In September 2023, FinCEN published a Small Entity Compliance Guide, available at, which is intended to help small businesses determine whether they are required to file a report and what information will need to be reported. See §§2B.1, 2B.6.

A FinCEN identifier is a unique identifying number that FinCEN will issue to an individual or entity that submits an application with their identifying information to FinCEN directly. See 31 CFR §1010.380(a)(4). On January 17, 2023, FinCEN issued a proposed form of application for a FinCEN identifier, including all the data fields to be requested on the application. Obtaining a FinCEN identifier is voluntary, but individuals must keep the information submitted to FinCEN updated if any of that information changes. Obtaining a FinCEN identifier may be very useful for individuals who are beneficial owners of several entities or who prefer not to submit their personal information to a reporting company. See §2B.3A.

In March 2023, FinCEN issued some initial guidance regarding beneficial ownership information reporting, available at See §2B.6.

On November 15, 2022, National Small Business United (d/b/a the National Small Business Association) filed an action against the U.S. Department of the Treasury and other parties for declaratory and injunctive relief, alleging that the CTA is unconstitutional on several grounds. See Complaint filed in National Small Bus. United v Yellen (ND Ala, No. 5:22-cv-01448), See §2B.7.

In Lee v Fisher (9th Cir 2023) 70 F4th 1129, the court affirmed dismissal of the case on forum non conveniens grounds. The company’s bylaws designated the Delaware Court of Chancery as the appropriate forum for derivative actions. The court held that the forum selection clause was not void or unenforceable. See §§5.70, 5.83A.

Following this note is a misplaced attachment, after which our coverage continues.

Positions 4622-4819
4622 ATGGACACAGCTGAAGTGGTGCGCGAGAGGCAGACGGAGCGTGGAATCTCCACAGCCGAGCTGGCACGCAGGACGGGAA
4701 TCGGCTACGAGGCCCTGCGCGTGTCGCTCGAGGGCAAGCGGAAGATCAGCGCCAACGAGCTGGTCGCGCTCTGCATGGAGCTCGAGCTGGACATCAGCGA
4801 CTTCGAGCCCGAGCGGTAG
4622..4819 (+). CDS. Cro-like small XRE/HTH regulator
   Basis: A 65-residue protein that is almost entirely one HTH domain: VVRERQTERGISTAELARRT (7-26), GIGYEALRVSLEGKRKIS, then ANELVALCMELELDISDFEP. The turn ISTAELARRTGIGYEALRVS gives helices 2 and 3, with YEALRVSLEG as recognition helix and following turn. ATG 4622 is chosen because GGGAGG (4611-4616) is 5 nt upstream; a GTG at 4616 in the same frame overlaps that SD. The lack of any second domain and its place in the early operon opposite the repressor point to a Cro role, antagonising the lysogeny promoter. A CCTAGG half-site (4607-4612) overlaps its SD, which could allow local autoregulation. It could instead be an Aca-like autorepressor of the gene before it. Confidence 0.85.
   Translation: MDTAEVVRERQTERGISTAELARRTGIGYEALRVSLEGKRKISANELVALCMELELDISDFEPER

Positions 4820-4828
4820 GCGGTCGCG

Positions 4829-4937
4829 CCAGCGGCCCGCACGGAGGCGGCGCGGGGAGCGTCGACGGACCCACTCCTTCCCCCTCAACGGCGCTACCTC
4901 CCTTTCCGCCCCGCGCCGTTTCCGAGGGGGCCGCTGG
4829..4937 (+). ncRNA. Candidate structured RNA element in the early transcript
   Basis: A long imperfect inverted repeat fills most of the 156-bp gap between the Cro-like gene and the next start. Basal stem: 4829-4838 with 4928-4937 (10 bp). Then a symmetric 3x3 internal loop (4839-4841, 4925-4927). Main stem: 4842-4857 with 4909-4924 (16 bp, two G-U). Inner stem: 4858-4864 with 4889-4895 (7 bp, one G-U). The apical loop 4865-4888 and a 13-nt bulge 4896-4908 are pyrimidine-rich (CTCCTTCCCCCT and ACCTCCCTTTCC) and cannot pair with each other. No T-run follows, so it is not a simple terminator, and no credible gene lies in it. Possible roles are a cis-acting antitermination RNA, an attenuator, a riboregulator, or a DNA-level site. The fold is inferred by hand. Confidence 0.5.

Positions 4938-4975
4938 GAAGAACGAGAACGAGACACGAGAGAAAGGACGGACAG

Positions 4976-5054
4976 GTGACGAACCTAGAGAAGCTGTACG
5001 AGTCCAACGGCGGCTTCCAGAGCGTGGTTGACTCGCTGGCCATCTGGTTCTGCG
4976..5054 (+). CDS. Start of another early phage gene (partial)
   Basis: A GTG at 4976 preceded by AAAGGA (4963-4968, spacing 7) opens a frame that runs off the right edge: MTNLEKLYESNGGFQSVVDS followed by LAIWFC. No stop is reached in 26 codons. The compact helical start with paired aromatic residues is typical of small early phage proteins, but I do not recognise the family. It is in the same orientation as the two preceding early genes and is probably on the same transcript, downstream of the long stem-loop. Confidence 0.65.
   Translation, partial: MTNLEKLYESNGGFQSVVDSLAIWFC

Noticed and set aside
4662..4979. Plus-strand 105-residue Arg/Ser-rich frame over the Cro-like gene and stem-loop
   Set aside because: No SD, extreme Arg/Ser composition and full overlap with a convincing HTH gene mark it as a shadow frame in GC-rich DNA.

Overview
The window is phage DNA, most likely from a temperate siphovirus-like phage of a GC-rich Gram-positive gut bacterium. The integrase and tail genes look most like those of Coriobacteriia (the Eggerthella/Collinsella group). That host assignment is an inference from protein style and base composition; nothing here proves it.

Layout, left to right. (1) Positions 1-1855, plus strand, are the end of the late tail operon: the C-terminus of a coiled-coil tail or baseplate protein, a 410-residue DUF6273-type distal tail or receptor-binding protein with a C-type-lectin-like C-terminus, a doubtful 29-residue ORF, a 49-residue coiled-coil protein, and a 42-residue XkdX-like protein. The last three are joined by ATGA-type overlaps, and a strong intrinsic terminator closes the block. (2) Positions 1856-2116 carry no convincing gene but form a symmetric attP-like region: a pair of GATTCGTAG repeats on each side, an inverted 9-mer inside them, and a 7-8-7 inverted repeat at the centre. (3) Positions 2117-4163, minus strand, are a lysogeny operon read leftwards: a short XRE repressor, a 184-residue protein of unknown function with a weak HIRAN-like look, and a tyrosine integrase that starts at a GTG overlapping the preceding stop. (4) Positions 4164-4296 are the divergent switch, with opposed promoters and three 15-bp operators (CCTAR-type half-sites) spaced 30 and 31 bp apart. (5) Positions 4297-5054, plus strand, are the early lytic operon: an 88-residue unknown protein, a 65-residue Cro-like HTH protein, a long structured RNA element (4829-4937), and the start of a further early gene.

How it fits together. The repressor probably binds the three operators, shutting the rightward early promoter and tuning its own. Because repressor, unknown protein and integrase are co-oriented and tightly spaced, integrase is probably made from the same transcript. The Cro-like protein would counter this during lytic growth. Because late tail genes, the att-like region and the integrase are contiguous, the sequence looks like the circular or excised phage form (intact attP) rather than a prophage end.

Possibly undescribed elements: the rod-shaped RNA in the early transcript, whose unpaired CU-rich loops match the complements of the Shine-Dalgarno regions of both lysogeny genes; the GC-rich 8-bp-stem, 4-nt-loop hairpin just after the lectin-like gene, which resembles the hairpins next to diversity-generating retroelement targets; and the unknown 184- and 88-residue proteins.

In Preciado v Freightliner Custom Chassis Corp. (2023) 87 CA5th 964, an action arising from a bus accident, the court held that California did not have general jurisdiction over the manufacturer of the bus’s chassis, a Delaware corporation, because the company’s principal place of business was in South Carolina and the company had no offices or facilities in California. It was not enough that its products were sold and serviced in California through independent dealers. See §§5.79, 5.83.

In EpicentRx, Inc. v Superior Court (2023) 95 CA5th 890, the court held that the trial court had correctly denied a motion to dismiss a minority shareholder’s lawsuit on forum non conveniens grounds, after concluding that the mandatory forum selection clauses in a Delaware corporation’s certificate of incorporation and bylaws were unenforceable. The clauses specified the Delaware Court of Chancery, in which litigants had no right to a civil jury trial. The court of appeal held that enforcement of the forum selection clauses would deprive the minority shareholder of its jury trial right under Cal Const art I, §16, in violation of California’s public policy against implied predispute jury trial waivers outside the exclusive statutory waiver methods specified in CCP §631. See §5.83A.